Plotinus, or the Glory of Ancient Philosophy
By Joseph Moreau.
Translated by Robert K. Clark.
This is the first translation into English of the highly regarded survey of Plotinus and his philosophy by Joseph Moreau, originally published in 1970. Jean Trouillard in Revue des Études Grecques wrote of this:
“The present work lays out a complete outline of Plotinian doctrine, both as a vision of the world and as a method of spiritual life. The meditation unfolds according to the cyclic or helical scheme of the Neoplatonists. We ascend from the universe, considered as a living whole, then as a system of intelligibles and intelligences, up to the Good which fulfills their unfolding by the exigency which it imparts to them. From this Supreme One we descend again to derivative beings by studying as a matter of course the procession of minds, then that of the soul, and finally the appearance of the sensible. Making our way, we encounter the problems of individuality, of extension, of time and of nature. Everything is thus arranged in order to understand the conversion of souls, which are purified, first from the sensible, then from the intelligible, before reuniting with the unitive presence within themselves.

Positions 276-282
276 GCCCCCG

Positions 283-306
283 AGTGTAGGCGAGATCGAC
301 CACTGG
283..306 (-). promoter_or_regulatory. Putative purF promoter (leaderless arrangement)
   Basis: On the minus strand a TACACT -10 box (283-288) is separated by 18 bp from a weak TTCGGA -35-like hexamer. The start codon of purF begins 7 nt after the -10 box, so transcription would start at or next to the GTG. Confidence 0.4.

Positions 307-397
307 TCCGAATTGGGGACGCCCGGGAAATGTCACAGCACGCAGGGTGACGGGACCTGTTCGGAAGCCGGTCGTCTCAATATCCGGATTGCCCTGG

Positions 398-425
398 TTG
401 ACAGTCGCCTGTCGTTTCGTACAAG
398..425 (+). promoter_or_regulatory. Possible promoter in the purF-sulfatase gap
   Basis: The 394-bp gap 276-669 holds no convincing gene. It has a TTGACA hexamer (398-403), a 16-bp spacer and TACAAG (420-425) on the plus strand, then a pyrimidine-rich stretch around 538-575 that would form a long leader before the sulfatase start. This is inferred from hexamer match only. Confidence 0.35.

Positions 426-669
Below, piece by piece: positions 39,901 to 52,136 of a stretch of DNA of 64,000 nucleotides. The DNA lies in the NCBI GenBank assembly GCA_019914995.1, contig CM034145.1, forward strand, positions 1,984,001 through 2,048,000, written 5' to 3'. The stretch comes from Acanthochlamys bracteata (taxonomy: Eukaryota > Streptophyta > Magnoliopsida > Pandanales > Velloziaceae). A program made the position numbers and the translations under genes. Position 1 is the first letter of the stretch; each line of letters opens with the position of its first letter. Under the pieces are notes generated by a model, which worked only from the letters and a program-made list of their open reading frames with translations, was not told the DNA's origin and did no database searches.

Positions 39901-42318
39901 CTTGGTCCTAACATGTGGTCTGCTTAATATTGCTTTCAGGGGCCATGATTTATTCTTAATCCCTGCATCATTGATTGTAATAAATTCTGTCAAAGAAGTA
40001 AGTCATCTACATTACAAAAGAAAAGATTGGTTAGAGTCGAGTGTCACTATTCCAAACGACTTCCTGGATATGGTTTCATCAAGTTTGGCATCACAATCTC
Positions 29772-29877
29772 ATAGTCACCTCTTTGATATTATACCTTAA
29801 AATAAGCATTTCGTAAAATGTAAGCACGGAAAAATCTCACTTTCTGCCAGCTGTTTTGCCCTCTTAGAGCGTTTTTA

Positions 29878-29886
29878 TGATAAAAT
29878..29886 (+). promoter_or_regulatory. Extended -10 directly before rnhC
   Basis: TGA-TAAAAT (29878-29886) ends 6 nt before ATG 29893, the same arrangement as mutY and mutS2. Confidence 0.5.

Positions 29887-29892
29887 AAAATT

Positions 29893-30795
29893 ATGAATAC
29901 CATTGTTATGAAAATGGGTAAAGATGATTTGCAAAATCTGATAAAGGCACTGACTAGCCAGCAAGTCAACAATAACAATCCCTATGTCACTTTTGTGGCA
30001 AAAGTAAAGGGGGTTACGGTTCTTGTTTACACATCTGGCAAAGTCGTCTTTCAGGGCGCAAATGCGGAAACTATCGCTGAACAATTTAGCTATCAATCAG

In this book we rediscover the qualities of an author who could not be considered an objective historian of ideas if he were not a philosopher, nor inversely an authentic philosopher if he were not a historian of the Hellenic heritage. These qualities, indeed, are summed up in a great architectural talent. Holding firmly to the guiding idea, he accurately restores the structure of each part as a function of the whole, and he maintains consciousness of the whole in the reader through the detail.”
256 pages. Hardcover.